#3: “Hero” (2001)
Enrique Iglesias

A global hit when it was released in 2001, this ballad gained an entirely new meaning and weight following the 9/11 terrorist attacks just days later. Its soft sound and supportive lyrics seemed to be exactly what folks needed at the time. Reaching the Hot 100’s third position, “Hero” helped Enrique Iglesias gain momentum in the UK and continued his string of romantic Latin pop-flavoured successes suitable for the radio airwaves and the dance floor.

#2: “You and Me” (2005)
Lifehouse

A popular soft rock song from a decade of heavy sounds, this track also saved the band from its one-hit wonder status established with “Hanging by a Moment”. Set at delicately slow waltz-time tempo, a major key, and with an unchallenging chord progression, the tender acoustic ballad became an instant slow dance song, with an extended mix available for married-couples-to-be. “You and Me” was also popular outside of the chapel, topping both the Billboard Adult Top 40 and Adult Contemporary charts as well as placing in the top 5 of the Hot 100 and the Mainstream Top 40.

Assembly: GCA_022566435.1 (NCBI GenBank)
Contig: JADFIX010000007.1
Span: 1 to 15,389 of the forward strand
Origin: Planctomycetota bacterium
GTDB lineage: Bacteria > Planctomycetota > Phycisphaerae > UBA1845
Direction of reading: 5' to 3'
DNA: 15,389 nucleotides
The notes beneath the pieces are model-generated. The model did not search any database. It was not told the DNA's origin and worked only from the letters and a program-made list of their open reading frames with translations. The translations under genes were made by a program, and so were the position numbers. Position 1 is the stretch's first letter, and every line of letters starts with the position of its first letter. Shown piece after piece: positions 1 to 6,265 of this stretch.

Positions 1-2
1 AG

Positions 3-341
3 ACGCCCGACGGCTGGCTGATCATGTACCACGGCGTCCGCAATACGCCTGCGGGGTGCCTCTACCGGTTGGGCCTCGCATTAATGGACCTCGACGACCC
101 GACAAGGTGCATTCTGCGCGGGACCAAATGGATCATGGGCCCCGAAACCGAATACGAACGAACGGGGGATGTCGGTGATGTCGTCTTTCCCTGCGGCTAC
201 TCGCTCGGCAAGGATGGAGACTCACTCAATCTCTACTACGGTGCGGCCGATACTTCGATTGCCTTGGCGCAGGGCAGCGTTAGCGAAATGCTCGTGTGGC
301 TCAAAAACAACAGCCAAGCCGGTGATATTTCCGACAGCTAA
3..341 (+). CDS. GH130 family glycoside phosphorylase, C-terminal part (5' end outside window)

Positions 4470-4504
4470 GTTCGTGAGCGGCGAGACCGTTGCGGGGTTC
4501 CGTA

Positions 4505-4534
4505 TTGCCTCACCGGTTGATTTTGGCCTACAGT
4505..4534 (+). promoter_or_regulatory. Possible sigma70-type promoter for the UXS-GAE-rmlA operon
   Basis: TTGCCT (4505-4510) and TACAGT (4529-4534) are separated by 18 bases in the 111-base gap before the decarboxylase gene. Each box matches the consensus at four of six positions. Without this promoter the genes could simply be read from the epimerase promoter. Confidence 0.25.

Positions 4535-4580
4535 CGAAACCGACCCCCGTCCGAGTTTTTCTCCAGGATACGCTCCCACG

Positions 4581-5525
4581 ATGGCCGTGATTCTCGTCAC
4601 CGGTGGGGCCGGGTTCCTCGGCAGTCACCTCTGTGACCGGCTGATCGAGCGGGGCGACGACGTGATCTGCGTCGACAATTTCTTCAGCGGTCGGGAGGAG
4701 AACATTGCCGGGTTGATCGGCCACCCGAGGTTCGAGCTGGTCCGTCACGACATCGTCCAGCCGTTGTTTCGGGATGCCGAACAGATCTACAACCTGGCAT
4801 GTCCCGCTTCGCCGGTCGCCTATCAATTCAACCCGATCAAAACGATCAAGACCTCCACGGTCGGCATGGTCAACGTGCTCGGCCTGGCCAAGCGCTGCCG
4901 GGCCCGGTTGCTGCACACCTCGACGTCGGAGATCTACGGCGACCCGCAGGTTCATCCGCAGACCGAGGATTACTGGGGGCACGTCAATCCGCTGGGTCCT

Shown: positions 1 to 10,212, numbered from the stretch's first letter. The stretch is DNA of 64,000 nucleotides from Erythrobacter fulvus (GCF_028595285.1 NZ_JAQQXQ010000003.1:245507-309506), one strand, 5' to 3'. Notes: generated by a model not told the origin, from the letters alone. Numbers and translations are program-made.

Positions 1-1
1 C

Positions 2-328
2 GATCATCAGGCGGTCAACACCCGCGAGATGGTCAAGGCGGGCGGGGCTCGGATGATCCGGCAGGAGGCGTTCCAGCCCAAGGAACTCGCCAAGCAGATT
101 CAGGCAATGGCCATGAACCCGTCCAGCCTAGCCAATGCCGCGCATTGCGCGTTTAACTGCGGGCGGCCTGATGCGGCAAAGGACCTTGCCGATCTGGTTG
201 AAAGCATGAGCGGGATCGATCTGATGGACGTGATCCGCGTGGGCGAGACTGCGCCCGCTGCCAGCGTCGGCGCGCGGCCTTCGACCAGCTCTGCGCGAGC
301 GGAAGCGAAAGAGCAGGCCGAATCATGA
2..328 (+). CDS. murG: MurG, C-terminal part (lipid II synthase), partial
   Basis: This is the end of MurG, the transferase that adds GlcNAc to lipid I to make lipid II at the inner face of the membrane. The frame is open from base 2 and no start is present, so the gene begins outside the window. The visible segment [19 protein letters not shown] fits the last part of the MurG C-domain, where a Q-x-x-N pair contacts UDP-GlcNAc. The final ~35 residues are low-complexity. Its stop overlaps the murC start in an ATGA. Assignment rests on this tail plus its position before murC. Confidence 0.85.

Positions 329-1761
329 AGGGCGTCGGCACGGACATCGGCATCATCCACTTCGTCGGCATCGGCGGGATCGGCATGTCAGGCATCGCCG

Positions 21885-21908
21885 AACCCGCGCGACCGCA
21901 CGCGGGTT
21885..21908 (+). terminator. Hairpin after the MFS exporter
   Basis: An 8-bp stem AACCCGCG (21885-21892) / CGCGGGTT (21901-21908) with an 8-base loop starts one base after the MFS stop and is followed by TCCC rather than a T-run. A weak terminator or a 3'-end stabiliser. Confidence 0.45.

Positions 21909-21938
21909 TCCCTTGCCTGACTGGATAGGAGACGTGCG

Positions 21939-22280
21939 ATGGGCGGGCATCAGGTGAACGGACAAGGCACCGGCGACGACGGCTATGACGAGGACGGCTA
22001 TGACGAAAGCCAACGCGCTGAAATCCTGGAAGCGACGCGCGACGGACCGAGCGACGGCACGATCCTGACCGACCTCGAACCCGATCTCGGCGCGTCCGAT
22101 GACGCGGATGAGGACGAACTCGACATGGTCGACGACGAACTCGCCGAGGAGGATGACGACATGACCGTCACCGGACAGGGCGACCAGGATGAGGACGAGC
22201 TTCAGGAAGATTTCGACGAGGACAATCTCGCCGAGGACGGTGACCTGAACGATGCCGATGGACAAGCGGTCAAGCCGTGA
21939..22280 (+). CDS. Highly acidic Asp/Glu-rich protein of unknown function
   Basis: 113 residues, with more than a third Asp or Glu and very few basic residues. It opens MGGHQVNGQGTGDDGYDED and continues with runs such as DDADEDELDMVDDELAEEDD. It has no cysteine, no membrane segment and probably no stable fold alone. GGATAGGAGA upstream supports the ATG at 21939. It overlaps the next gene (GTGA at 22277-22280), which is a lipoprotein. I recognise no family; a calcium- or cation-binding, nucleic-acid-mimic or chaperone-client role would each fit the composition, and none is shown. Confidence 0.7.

Before we unveil our top pick, here are a few honorable mentions.
- “Until the End of Time” (2006)
Justin Timberlake and Beyonce
- “Beautiful” (2002)
Christina Aguilera
- “Your Body Is a Wonderland” (2002)
John Mayer
- “The Only Exception” (2009)
Paramore
- “My Immortal” (2003)
Evanescence

#1: “Chasing Cars” (2006)
Snow Patrol

And now, grab your partner for one last dance. This song, and the band itself, gained significant attention in the United States after it was featured on popular shows like “One Tree Hill” and “Grey’s Anatomy.” This attention has translated into over three million copies of “Chasing Cars” being sold, #1 status on both Billboard Adult charts and top 10 entries on multiple country charts. But it’s undoubtedly the alt rock song’s romantic lyrics and fittingly simple but unforgettable atmosphere that land it here.

Do you agree with our list? What’s your favorite slow dance song of the 2000s? For more sweet Top 10s published daily, be sure to subscribe to WatchMojo.com.